When a Woman's Personality Shifts Dramatically, Doctors Race to Keep Up

I knew something was odd when the nurse insisted that she accompany me into my patient’s room for my own “protection” — but then again, this was the psych ward. The nurse led me through two sets of metal doors to meet a glowing 46-year-old woman named Melissa — glowing not only because of her orange blouse and tight, fluorescent blue pants, but also because of her pasted-on smile, as if ecstatic to be involuntarily hospitalized. She sat cross-legged on the bed with a Bible in her lap, taking furious notes, until she noticed me standing there.

“Hello, doctor!” she said. “You have some sexy legs there, don’t you?”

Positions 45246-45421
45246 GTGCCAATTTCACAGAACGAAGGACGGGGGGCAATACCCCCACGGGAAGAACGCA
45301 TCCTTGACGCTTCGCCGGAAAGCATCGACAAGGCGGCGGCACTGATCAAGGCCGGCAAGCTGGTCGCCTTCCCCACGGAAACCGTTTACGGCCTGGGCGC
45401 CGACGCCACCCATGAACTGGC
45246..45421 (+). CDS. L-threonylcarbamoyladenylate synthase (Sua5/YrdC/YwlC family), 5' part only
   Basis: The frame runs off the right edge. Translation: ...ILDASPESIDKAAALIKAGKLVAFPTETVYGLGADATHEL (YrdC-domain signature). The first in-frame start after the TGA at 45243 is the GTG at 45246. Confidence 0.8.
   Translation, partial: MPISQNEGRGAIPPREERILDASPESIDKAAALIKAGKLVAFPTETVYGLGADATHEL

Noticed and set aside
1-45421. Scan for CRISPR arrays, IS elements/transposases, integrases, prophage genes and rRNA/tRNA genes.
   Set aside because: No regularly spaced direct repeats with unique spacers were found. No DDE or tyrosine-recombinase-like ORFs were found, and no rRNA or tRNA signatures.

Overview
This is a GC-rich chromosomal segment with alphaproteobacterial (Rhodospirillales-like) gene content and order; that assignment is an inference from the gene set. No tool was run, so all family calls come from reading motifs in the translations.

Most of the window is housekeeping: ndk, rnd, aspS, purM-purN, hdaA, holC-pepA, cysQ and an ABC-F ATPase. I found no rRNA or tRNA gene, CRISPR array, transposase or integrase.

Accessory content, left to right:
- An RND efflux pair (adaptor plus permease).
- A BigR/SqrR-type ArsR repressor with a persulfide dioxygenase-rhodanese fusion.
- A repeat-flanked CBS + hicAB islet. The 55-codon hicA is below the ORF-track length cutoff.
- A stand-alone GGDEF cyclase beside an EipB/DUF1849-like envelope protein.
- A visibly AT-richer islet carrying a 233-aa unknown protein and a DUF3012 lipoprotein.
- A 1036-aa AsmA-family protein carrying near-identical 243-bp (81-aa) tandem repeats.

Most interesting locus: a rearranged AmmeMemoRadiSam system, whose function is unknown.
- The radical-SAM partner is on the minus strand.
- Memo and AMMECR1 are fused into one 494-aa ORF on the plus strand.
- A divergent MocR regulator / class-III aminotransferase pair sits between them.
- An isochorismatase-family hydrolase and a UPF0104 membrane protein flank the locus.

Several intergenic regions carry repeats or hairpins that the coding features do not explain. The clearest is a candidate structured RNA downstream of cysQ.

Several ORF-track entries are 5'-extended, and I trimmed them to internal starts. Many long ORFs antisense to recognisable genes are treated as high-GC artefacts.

I don’t, and I was starting to get a sense of her symptoms. Standing next to her was Anthony, her friend and co-worker, who explained the situation. Melissa worked as a financial analyst and was typically a model employee, but today at work, her colleagues became concerned that she had had a mental breakdown. She walked from office to office proclaiming, “I am God,” and promising to forgive the sins of her “children” who worked in the office. She repeatedly hugged her male colleagues while declaring how much she loved their feet. Ultimately, Anthony brought her to the hospital after she inquired about whether he’d ever received a foot massage from the hands of God.